By Lindsey Rhoades
By Chaz Kangas
By Ben Westhoff and Sarah Purkrabek
By Jena Ardell
By Jesse Sendejas Jr.
By Katherine Turman
By Steve Weinstein
By Araceli Cruz
It's incredible what you'll try to get away with when you wear a suit. Opening this quirky double bill, the eight-man, mostly white Dap-King flank behind soul spark plug Sharon Jones kept in military step as if their credibility depended upon it. Which, of course, it did, if mimesis is your sort of afrodesiac. While their wide-throated frontwoman riffed on doing good men wrong and mean men doing wrongattachment issues, much?they maintained a clean politesse, assertions of being "badder than bad" notwithstanding.
When Jones caught dance fever on a cover of James Brown's "There Was a Time" or kicked off her shoes and went on ad nauseam about her dual African and Native American heritage, with steps to match, the band inadvertently provided a stern rebuke: Funk is form, Ma, so dress the part. Jones stomped on, glorious and oblivious in equal measure.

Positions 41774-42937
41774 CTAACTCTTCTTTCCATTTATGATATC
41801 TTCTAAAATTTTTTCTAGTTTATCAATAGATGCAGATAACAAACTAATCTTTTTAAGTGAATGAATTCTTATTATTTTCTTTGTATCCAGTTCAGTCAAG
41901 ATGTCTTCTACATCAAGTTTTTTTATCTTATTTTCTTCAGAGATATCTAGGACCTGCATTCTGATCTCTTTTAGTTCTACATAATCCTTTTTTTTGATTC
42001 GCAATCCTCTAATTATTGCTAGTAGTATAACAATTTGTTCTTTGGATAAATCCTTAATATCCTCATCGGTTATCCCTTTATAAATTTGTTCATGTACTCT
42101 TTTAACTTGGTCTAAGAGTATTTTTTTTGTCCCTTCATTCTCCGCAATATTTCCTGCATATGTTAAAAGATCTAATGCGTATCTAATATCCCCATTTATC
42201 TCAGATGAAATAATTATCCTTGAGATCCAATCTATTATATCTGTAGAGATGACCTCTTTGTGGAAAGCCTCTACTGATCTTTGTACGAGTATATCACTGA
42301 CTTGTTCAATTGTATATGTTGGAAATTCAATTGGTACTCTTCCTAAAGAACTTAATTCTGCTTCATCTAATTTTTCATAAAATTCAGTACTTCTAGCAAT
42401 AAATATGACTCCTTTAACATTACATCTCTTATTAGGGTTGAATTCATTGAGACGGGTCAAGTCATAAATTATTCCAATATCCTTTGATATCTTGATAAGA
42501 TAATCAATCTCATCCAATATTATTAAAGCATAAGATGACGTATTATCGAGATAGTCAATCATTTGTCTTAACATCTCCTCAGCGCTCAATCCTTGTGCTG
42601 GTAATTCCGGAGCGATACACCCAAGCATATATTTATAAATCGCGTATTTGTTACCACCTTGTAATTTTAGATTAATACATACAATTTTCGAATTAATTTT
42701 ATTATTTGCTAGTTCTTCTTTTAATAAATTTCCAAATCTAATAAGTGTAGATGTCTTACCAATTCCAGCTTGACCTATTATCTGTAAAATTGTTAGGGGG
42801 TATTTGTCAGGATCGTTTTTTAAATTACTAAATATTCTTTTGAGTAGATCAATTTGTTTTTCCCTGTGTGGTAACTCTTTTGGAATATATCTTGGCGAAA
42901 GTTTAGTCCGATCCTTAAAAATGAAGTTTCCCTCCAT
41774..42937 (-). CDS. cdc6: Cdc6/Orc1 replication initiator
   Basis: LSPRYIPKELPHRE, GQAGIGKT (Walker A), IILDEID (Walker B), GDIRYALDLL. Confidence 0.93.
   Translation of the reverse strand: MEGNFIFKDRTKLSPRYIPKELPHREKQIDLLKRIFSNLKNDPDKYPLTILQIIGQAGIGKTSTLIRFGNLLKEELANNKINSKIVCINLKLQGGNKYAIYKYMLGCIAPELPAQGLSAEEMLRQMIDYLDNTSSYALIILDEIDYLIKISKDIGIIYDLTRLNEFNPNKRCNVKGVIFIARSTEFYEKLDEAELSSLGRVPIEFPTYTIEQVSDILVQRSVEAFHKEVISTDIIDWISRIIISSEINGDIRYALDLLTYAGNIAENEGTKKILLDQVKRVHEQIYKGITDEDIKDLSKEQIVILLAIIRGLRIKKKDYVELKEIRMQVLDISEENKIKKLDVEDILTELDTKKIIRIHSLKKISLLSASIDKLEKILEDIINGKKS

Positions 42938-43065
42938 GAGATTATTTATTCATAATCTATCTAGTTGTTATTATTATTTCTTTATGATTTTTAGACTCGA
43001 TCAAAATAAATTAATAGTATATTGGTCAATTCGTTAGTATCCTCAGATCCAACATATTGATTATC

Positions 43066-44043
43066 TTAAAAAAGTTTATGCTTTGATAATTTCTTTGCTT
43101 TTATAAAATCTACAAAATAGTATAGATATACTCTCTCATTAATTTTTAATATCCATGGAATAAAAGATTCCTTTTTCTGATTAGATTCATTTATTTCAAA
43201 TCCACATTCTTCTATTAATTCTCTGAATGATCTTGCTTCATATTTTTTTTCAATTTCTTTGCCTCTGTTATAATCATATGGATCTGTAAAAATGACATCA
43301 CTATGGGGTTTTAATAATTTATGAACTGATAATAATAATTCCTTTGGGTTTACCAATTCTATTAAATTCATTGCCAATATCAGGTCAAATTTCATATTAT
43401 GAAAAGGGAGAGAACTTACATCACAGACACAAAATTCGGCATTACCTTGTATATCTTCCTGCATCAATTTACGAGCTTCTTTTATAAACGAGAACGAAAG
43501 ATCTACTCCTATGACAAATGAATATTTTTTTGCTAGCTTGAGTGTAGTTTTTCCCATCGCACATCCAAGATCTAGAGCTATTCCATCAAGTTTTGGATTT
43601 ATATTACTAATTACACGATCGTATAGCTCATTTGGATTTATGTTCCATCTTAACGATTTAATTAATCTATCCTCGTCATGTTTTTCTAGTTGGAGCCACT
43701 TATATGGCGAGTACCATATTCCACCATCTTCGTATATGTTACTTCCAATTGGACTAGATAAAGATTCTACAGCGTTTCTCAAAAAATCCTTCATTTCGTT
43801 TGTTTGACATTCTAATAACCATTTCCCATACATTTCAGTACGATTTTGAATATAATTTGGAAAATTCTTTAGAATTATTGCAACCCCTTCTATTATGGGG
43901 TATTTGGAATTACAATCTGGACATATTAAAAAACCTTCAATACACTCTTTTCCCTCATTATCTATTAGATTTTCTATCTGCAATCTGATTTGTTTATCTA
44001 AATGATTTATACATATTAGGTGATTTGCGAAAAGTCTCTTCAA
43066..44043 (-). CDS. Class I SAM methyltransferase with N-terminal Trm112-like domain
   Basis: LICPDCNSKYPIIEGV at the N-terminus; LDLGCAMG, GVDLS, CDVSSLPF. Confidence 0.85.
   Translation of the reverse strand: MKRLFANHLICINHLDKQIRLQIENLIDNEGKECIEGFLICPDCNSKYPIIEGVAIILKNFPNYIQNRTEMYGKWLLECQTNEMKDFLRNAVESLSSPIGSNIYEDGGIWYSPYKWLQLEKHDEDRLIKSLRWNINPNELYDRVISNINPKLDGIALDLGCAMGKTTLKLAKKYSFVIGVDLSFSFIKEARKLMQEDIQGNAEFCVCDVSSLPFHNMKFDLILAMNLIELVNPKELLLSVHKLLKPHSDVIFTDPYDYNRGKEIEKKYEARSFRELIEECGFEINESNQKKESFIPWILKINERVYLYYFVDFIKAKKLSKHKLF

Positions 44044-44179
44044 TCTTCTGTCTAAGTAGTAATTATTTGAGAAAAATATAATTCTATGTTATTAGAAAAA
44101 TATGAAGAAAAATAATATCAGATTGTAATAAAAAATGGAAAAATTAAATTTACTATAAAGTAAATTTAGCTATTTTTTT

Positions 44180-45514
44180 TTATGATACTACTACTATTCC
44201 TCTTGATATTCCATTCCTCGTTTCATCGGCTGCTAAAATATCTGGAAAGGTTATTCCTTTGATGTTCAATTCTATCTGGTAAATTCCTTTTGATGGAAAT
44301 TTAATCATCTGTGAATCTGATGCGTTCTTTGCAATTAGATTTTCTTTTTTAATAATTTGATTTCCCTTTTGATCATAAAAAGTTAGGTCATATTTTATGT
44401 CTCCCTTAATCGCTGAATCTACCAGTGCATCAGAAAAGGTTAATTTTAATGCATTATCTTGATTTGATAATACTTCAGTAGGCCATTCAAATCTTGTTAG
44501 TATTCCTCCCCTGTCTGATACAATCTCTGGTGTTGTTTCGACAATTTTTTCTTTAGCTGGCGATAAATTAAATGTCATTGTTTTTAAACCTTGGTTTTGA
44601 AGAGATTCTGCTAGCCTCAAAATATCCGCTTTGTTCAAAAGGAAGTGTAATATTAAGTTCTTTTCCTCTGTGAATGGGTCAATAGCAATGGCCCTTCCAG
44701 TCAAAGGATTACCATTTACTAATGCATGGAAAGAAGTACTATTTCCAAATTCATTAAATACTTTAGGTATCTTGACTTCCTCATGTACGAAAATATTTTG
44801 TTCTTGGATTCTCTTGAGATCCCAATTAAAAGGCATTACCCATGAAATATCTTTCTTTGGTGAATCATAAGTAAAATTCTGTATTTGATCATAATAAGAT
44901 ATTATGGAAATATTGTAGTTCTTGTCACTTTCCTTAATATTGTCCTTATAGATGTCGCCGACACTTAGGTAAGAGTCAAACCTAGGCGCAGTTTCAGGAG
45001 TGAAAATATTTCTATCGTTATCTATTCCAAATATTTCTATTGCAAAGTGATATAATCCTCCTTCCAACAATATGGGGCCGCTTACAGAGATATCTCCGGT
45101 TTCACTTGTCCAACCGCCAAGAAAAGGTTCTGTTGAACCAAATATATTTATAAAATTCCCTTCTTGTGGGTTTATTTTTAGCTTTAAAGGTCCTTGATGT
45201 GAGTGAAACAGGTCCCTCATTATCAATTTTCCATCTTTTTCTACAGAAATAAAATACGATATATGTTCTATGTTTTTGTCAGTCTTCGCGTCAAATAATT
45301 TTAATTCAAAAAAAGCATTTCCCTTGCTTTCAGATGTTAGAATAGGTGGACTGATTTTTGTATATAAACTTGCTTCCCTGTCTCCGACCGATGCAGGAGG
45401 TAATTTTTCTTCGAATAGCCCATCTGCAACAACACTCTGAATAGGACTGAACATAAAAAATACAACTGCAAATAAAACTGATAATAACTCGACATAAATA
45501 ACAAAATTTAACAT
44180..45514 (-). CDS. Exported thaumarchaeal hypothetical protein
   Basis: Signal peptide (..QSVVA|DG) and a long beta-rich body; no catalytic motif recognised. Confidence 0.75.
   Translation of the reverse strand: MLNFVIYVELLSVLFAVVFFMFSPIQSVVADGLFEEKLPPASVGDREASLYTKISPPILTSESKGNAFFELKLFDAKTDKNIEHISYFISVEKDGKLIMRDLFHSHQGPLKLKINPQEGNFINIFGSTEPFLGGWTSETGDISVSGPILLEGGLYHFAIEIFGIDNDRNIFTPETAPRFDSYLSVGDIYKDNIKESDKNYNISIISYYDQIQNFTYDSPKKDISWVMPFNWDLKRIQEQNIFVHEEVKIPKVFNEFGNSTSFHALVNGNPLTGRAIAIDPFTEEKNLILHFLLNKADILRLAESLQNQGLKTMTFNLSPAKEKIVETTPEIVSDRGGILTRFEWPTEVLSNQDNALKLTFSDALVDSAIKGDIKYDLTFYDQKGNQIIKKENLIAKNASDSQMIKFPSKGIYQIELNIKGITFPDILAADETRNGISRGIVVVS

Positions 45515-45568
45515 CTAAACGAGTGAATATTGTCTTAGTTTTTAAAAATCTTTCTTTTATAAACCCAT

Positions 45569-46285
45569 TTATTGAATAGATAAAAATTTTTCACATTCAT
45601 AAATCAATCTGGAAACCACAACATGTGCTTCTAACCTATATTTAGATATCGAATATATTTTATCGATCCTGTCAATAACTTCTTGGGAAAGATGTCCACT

The Dap-Kings's narrow suits were an in-your-face statement of propriety, tryingand failingto divert attention from the primness beneath. For the Time, the tropic-toned numbers are there to tighten up the mess. Black dandy Morris Day is a decade or two off his square; in the meanwhile, it's possible the Time has become Jerome's band. While Morris, in a black crushed-velvet number, cussed up a stormwhat happened to slick talk?his sideman shouldered the crowd, the energy, the corralling of white women. Everything but the music, which was fine, because the fortysomethings in attendance needed no help, certainly not from the band, who gave an adequate performance"The Stick," "Cool," "777-9311," "The Bird"that thrilled only thanks to collective memory.
"Gigolos Get Lonely Too" was the Time's lone moment of genuine pathos, a primer on the perils of aging and the fallacy of ego, as hon est as the slowing of Morris's step. Once was that the Time's sartorial choices were a sinister lure, a cheap trick; now they only code a safe place to transgress. Twenty-eight women were escorted onstage during "Ice Cream Castles," but there was nothing more unruly than the sweat seeping through Jerome's burgundy blazer, top button closed tight.